Michael Lewis followed Beane around in the weeks prior to the 2002 Draft. What had picqued Lewis’ interest in Beane was how the A’s could field a winning team with such a small payroll. From 2000 to 2006, the A’s made the playoffs five of the seven years with a payroll hovering around $40 million. How did Beane do it? The book revealed Beane and his staff were sabermetric lovers. The key statistics used to evaluate players were On Base Percentage (OBP) and Slugging Percentage (SP). Beane even went to call future Red Sox Star Kevin Youkolis “The Greek God of Walks” for his penchant drawing base on balls.
Why the focus on these two statistics? They are individual statistics not reliant on other players getting on base. The more players you get on base, the better chance of scoring runs. Also, the ability to take pitches and draw walks drives up the opposing pitcher’s pitch counts. As the game wears on, the starter will tire creating opportunity in two ways: One – the pitcher makes a mistake such as a hanging curveball or Two – the pitcher is replaced by someone from the bull pen who is not as good. Beane also focused more on college players, as Bill James had mentioned previously, as being more efficient to develop into major league players.
After the release of the book, everything changed about baseball. From scouting to signing players to evaluating players in trades, new statistics combined with state of the art software, computers, and the Internet, baseball is no longer the same game in the front office or the fantasy field. By 2007, the A’s players Beane had selected and used at affordable prices began to leave (Tim Hudson, Mark Mulder, Barry Zito, and Jason Giambi) and everyone else was doing what Beane had been doing. James was even now a consultant for the Boston Red Sox during their fantastic World Series runs. Colleges have even begun offering classes on Sabermetrics in their statistics and Math Departments. Everything has changed.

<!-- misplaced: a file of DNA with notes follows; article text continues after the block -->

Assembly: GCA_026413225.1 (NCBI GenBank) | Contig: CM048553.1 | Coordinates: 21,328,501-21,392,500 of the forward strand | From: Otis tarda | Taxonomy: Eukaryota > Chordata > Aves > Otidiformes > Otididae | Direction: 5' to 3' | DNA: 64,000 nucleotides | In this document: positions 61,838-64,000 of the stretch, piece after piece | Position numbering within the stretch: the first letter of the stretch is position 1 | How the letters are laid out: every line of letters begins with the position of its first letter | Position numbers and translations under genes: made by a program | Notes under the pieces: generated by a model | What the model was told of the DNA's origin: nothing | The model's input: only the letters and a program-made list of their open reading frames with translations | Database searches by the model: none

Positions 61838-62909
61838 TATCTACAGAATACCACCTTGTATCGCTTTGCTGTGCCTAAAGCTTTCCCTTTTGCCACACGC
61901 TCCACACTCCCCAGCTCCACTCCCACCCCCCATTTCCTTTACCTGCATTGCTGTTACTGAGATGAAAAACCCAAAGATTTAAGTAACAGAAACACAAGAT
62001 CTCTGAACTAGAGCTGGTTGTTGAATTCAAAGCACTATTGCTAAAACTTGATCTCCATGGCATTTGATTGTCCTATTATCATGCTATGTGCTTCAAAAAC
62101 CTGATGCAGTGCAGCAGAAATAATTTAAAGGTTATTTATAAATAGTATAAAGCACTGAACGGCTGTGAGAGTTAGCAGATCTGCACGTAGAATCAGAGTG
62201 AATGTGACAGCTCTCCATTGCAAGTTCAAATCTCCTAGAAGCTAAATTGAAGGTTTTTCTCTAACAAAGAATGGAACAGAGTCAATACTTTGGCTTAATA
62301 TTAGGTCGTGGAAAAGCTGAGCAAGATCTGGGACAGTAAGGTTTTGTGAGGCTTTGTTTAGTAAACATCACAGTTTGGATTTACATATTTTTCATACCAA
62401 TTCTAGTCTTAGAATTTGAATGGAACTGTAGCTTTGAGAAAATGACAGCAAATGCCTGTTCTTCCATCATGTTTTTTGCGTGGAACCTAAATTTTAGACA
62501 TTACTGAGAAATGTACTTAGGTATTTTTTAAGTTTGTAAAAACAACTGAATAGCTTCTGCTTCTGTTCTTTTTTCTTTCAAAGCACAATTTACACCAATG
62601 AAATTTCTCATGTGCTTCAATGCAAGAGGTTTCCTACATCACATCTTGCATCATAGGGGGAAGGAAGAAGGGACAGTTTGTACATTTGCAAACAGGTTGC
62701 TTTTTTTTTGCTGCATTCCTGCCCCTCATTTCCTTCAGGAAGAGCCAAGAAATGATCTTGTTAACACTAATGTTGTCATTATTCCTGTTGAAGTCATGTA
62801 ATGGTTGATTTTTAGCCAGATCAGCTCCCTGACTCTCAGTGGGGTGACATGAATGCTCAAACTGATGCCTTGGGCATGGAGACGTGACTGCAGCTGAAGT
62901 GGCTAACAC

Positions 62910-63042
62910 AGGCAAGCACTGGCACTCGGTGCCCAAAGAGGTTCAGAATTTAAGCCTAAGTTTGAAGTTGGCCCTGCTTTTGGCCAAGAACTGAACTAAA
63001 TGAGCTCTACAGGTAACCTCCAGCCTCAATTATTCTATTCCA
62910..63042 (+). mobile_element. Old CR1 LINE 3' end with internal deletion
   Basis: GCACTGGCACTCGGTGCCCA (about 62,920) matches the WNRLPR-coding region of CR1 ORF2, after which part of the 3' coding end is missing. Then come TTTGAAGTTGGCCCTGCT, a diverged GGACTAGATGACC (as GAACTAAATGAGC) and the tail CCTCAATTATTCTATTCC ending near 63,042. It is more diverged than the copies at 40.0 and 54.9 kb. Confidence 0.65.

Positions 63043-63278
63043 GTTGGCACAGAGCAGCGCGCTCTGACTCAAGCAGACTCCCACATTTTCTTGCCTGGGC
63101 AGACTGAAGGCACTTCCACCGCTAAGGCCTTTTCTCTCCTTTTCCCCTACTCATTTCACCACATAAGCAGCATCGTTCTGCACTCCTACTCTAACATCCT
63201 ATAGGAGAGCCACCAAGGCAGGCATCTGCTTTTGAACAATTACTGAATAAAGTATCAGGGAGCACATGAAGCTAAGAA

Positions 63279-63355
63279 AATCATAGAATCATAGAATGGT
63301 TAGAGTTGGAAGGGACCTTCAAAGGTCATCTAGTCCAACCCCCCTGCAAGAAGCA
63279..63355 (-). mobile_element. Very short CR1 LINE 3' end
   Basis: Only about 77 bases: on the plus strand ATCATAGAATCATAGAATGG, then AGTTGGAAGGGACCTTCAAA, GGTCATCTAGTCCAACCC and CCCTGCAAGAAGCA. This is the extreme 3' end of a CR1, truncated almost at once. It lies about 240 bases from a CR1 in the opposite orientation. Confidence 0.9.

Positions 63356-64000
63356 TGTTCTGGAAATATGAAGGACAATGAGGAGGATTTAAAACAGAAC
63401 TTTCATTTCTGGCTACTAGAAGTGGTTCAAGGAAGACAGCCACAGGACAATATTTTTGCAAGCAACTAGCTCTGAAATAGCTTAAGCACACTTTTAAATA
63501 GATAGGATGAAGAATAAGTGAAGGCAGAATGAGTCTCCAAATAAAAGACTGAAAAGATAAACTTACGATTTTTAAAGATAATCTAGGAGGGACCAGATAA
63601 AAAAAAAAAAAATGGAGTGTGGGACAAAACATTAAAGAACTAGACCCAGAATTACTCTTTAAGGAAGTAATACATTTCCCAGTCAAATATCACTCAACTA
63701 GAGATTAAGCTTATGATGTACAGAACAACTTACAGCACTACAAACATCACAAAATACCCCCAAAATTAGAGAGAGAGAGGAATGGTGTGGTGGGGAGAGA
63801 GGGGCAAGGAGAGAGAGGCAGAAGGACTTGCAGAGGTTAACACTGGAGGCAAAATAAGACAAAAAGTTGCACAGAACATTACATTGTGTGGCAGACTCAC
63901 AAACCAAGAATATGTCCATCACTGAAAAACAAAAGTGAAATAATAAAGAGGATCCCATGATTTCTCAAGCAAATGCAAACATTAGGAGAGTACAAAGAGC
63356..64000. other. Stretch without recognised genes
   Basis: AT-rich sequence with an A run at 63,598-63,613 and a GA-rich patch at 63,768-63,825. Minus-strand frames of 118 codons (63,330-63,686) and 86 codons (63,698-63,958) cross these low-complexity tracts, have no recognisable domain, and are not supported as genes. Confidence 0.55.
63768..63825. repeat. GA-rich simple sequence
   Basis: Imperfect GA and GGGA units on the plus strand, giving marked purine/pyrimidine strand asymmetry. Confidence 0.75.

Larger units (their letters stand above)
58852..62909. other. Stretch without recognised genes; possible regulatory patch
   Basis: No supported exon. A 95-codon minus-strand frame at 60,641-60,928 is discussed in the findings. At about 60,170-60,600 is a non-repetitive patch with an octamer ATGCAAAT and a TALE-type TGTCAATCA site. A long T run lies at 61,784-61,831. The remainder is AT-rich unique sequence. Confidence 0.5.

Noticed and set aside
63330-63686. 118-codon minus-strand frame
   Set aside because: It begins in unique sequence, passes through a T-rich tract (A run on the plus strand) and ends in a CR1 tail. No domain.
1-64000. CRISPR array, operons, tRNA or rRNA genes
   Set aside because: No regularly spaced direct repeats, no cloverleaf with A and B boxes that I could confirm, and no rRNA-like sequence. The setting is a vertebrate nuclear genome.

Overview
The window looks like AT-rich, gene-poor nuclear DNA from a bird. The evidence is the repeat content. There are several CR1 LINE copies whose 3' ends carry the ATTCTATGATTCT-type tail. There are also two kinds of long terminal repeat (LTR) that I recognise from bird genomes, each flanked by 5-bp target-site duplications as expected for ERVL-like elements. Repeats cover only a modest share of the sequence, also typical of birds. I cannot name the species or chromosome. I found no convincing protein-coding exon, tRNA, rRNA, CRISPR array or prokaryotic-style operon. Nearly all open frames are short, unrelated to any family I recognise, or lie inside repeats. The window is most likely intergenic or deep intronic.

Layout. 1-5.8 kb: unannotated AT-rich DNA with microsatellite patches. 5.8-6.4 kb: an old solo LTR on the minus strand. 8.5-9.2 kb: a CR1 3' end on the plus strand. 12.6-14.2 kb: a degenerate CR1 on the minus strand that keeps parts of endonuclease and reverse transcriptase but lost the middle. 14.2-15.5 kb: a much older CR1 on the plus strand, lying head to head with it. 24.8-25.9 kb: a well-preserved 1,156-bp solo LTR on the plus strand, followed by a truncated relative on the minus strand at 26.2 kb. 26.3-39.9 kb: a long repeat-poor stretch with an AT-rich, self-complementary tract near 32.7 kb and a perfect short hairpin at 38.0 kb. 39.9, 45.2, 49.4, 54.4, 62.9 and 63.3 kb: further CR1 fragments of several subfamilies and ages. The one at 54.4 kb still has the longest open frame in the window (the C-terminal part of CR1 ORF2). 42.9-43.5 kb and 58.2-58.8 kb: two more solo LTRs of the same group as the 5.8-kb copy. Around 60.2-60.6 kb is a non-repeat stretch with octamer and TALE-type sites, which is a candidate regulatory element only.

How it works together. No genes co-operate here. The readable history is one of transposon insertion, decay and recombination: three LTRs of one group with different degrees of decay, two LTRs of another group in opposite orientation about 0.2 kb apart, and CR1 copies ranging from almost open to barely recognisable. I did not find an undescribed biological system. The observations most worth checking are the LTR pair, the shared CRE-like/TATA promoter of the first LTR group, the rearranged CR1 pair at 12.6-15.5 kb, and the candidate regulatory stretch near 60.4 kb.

Bill Simmons of ESPN recently wrote a nice little article about finally jumping on the sabermetrics bandwagon. Simmons, who is about the same age as me, is a devoted Red Sox fan. As a young boy, Simmons loved Fred Lynn. Simmons, writes about how Sabermetrics has changed his view of Lynn:
I can rattle off his 1975 stats from the back of that card without looking: 145 games, 528 at-bats, 103 runs, 175 hits, 47 doubles, 7 triples, 21 homers, 105 RBIs, .331 batting average. In 1975, that was all you really needed to know … and not to sound like Grumpy Old Man, but that was the way we liked it!
Thirty-five years later, those numbers don’t tell us nearly enough. What was his OPS? (.401 OBP + .566 slugging = .967 OPS, good for first in the American League). What was his OPS-plus? (161, good for second.) How was his defense? (Won a Gold Glove.) Did he swipe bases? (10 steals, 5 caught.) How many win shares? (33, led the AL.) How ’bout his VORP? (63.2, fifth in the AL.) Or his Wins Above Replacement? (7.1 … very good, not otherworldly.) Intangibles included a riveting World Series and the simple fact that no baseball player was cooler than Freddie Lynn in 1975. He had the best swing, the best end-of-the-inning jog, the best throw, the best diving catches, the best everything.
Simmons goes on to detail seven sabermetric categories in his irreverant style.
In the end, Moneyball: The Art of Winning an Unfair Game changed how people inside and outside the game look at baseball. It’s as if everyone now has their own Strat-O-Matic set of cards. Combined with the end of the steroid era, the game now embraces statistics like never before. If only Chicks dig the sabermetrician…
Here’s another interesting take on it all…